I completed a piece of artwork just last January for So-Cal, of Jimmy Shineís truck,  which they are reproducing as a print.  That is probably, technically, the best piece of artwork I have ever done.  Sometimes it just comes together right, and Iím really pleased with this one.


Technically, the best piece of artwork he's produced

 

At what size do you produce your artwork?

CF       I never scale anything down.  I know most artists work at around a third larger than it will be reproduced to get the detail, but I like to produce my work in print at its actual size Ė I try to put a lot of detail in.  The KMC Wheels illustrations, for example, have been enlarged and reproduced to twice artwork size. 

 

What type of medium do you use?

CF       I use heavyweight watercolour paper at about 300gms.  This is much better than board, as it absorbs the paint rather than sitting on the surface.  Iíve always used gouache, a thick, opaque, watercolour paint that you buy in tubes, and Daler FW watercolour inks.  I donít do as much airbrushing now Ė itís still ideal for creating shape and shadow in body panels, but you need to mask off areas first before applying it, which is fiddly, time-consuming and it can be deceptive in that it's not always apparent how much paint or ink you've laid down until you remove the mask, by which time it's too late to find out youíve screwed up. 

 


Chris uses his airbrush to help define the body shape - Illustration for KMC Wheels

You seem to be producing more artwork for American clients.  Have you ever considered moving over there?

CF       Yes, I have, but Iíd end up in jail, breaking rocks.  I have thought about it and Iím sure I could earn more money, but I donít need to go, as Iím never without a commission.  Iím always doing something for the guys out there, and have lots more people waiting for stuff, so Iím doing enough to satisfy my needs right now.  All I care about is paying the rent, food for the dog and of course booze. I ain't got any intention of living too long. 


Yet another commission for an American speed equipment manufacturer

 

What are you running car-wise?

CF       Mmmmmm, Ď91 940 Volvo. We got the Ď64 Plymouth Belvedere about seven years ago Ė  my ultimate stock car, I just love the whole stocker thing.  It was the beginnings of being able to walk into your local dealer, tick the right option boxes and drive out with a car that could whip your ass.  We fitted a 383 cu in motor, as it had to be a daily driver, and lettered the body up to look like a classic, C/stock, drag race car.  We recently moved house, though, and now have on-street parking.  The car was just too nice to leave out waiting for some farmer to swipe with his tractor, so it had to go. Back in around 1990, I swapped an old 105E Anglia without a floor for a 64 Dodge Dart without a reverse gear.  It looked like a good deal until I got all the filler out of it.  After cutting out all the rust it looked like a large cheese grater, but it taught me to weld.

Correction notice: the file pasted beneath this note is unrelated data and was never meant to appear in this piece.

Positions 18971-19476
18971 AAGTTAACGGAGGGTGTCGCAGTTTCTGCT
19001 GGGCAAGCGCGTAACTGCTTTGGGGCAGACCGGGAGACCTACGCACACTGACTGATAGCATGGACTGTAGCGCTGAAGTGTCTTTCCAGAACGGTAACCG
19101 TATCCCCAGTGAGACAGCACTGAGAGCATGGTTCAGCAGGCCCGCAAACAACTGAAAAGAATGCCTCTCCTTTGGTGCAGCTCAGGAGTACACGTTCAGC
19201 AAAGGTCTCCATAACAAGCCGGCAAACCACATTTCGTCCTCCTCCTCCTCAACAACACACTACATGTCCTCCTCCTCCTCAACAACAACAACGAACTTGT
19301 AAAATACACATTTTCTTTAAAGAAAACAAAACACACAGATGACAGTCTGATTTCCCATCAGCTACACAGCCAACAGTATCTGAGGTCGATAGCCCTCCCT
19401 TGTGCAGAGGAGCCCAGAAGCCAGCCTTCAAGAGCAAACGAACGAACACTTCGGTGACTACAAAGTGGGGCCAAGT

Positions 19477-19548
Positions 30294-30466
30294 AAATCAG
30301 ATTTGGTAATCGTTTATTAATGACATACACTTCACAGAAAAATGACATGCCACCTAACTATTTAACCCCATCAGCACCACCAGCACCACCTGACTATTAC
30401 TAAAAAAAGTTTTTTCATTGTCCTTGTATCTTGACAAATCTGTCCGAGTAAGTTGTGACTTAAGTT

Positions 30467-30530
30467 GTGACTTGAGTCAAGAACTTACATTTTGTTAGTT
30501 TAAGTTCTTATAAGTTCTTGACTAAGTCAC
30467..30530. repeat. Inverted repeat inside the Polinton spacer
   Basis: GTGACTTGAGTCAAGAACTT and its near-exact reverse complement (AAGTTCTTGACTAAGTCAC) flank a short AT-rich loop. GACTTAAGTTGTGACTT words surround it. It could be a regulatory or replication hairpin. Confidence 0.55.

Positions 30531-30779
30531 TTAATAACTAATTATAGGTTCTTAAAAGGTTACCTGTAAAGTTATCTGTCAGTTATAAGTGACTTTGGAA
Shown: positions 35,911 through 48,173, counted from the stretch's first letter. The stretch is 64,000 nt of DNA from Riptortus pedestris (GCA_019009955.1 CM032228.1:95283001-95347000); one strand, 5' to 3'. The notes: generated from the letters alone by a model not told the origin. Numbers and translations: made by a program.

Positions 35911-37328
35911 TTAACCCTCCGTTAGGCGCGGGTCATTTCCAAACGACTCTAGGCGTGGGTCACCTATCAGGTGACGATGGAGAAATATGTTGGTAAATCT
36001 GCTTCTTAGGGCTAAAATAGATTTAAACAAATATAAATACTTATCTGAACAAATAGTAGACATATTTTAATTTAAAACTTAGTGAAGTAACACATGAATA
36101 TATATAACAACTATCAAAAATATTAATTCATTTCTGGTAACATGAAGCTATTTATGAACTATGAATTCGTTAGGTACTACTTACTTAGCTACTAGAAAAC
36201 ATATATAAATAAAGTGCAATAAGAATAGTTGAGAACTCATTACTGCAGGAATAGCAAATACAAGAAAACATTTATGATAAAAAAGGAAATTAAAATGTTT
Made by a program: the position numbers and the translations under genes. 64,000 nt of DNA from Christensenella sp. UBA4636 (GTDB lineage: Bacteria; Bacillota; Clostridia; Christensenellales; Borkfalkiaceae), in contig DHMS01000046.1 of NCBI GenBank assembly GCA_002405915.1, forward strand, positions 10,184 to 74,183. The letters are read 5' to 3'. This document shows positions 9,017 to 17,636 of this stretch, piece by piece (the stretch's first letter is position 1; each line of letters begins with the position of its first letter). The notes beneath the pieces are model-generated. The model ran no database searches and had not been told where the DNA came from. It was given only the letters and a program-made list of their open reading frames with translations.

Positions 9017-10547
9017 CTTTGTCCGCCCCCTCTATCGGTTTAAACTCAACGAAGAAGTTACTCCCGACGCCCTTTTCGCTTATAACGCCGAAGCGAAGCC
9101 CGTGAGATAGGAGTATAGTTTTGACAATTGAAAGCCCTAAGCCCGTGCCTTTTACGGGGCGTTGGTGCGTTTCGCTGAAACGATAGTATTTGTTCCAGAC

Chris's drag race-inspired Plymouth

What are your plans for the future?

CF       I havenít got a clue.  Over time, it seems most of my plans and general ideas tend to go tits up, so I just go with the flow. We sell more prints in the US, but ideally they need to be printed out there.  I had someone approach me, and although it sounded good initially, he was only offering me a measly 5 per cent - yeah, right!  If I could find someone who was prepared to be realistic rather than rip off, judging by our sales in the UK over the last 10 years, they would make a couple of bucks out of it, and that could work.  I have had plenty of people who want to stock my work, but itís getting it out there at the right price thatís the difficult part.

Story: Andy Kirk & Graham Jones
Photos: Chris Froggett

Further artwork samples below

 


This was one of the six illustrations produced for Mattel


Trick sportscar concept for KMC Wheels


T-shirt design for the NSRA. They sold 50 of these before someone realised the letter L was missing from 'nostalgia' - here's the revised version


The Model A Pick-up of Chris Rees immortalised as box art


Another outragious illustration for KMC Wheels


Chris can also apply his talents to full size cars.  He applied the gold leaf lettering and imagery on the racing 'Vette  


One of Chris's early pieces (from the 80s) perhaps influenced by Philip Castle but without the pin up element


Another caricature gem for KMC Wheels
 


Part of the artwork set for Mattel Hot Wheels


Fearsome rims on this lowrider for KMC Wheels